People who start off start off determined and committed to riding - no matter what - are the people who are often the most successful in the sport. When this person has tried over 8-10 times and are not giving up, or when he/she doesn't wait around in the water; instead they quickly ask for the rope so they can try again, or when he/she asks for tips - that's when the person is demonstrating natural commitment and is ambitiously eager to succeed. If these qualities are portrayed while practicing the sport, then it is most likely reflecting the aspiring and enthusiastic character that lives within the person.

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20 Signs You Were A High School Cheerleader

You got really tired of hearing, "Point your toes."

Cheerleading is something you'll never forget. It takes hard work, dedication, and comes with its ups and downs. Here are some statements that every cheerleader, past and present, know to be true.

1. You always had bobby pins with you.

2. Fear shot through you if you couldn't find your spankees right away and thought you left them at home.

3. You accumulated about 90 new pairs of tennis shoes...

4. ...and about 90 new bows, bags, socks, and warm ups.

5. When you hear certain songs from old cheer dance mixes it either ruins your day or brings back happy memories.

6. And chances are, you still remember every move to those dances.

7. Sometimes you catch yourself standing with your hands on your hips.

8. You know the phrase, "One more time, ladies" all too well.

9. The hospitality rooms were always one of the biggest perks of going to tournaments (at least for me).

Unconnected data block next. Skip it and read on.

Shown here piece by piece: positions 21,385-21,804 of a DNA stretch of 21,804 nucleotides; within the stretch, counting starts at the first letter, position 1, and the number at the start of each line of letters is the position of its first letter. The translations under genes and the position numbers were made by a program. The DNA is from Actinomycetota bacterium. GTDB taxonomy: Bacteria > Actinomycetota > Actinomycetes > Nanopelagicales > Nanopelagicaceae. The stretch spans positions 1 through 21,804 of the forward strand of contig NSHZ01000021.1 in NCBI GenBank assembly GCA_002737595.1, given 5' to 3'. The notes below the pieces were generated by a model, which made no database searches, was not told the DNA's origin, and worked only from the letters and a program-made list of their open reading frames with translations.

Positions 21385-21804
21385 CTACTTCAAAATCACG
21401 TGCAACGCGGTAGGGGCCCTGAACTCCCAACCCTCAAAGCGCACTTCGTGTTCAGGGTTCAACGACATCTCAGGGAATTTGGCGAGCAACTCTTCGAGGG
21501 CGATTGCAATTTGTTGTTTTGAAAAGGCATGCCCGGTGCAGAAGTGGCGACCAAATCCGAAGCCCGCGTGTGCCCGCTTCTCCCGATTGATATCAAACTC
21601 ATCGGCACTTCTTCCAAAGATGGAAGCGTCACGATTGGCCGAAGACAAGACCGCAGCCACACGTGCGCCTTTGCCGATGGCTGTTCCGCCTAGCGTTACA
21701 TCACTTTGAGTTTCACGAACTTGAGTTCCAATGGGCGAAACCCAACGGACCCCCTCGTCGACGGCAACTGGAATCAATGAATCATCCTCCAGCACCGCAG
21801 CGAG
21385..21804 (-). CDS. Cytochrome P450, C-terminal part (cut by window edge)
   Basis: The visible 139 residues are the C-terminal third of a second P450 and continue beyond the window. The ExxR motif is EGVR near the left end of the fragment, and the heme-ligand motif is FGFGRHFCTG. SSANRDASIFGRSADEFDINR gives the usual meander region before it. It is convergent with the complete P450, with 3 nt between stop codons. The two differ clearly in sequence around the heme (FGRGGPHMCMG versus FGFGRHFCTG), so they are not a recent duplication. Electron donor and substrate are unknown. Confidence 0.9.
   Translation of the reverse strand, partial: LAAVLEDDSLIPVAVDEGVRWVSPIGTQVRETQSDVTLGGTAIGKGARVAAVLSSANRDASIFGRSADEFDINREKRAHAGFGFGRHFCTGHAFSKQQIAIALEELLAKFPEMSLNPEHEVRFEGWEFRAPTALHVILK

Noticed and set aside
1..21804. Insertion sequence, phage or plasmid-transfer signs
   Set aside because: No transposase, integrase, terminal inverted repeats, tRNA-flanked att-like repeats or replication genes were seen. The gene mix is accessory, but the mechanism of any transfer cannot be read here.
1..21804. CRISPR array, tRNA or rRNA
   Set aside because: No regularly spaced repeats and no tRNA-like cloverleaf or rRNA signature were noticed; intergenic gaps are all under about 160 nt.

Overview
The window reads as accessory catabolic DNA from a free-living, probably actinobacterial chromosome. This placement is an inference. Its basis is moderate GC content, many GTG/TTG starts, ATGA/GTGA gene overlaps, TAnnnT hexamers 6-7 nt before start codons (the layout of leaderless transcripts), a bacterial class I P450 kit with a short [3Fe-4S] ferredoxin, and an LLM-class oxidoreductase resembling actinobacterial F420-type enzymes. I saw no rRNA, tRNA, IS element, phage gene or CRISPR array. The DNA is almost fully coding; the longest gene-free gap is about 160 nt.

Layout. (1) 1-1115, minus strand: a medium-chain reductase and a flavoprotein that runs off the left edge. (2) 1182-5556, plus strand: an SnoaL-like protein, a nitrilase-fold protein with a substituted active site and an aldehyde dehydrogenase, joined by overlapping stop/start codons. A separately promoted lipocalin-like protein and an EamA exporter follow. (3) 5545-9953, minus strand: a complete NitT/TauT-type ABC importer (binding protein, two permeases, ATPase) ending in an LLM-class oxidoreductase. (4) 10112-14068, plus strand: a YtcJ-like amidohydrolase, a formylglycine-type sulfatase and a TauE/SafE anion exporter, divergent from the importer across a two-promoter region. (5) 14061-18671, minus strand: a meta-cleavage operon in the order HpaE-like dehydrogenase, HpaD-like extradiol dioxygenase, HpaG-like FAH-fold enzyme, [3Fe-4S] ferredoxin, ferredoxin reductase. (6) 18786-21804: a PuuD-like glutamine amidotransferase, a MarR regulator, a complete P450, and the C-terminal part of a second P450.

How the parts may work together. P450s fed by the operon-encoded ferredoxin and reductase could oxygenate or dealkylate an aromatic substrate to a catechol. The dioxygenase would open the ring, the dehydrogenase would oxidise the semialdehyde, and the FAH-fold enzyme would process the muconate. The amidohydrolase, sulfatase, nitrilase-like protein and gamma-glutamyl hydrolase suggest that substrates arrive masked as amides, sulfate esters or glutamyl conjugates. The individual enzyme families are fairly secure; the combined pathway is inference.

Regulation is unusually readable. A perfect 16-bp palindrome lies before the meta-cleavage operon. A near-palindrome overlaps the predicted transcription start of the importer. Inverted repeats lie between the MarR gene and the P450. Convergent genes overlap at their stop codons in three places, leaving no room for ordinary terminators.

10. You got really tired of hearing, "Point your toes."

SEE ALSO: How The Term 'Cheerlebrity' Destroyed Our Sport

11. If you left the gym at half-time to go get something, you better be back by the time the boys run back out.

12. You knew how awkward it could be on the bus rides home after the boys lost.

13. But you also knew how fun it could be if they won.

14. Figuring out line-up was extremely important – especially if one of your members was gone.

15. New uniforms were so exciting; minus the fact that they cost a fortune.

16. You know there was nothing worse than when you called out an offense cheer but halfway through, you had to switch to the defense version because someone turned over the ball.

17. You still know the school fight song by heart and every move that goes with it.

SEE ALSO: Signs You Suffer From Post-Cheerleading Depression

18. UCA Cheer Camp cheers and chants still haunt you to this day.

19. You know the difference between a clasp and a clap. Yes, they're different.

20. There's always a part of you that will miss cheering and it will always have a place in your heart.

Cover Image Credit: Doug Pool / Facebook

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3 Tips To Drafting A Fantasy Football Team

How to Navigate the Complex Landscape of the Nerd's Take on America's Game


It will be fun, they said. It's easy! You just pick players and when they play well you do well! They said. Well, all you are thinking now is what did I get myself into. The draft clock ticks away as you try to pick a player. Your brother talks nonstop about Tom Brady, but when you tried to pick him, your brother yelled in protest and started blabbering on about something called ADP. You just did this because everyone else was, you don't know what YAC is or how a player's ODP should affect their draft stock. Well, while I won't be able to give you every bit of advice to make 100% sure you'll be gloating to your old bro at the season's end, I can get you up to speed on this crazy game of sports and numbers.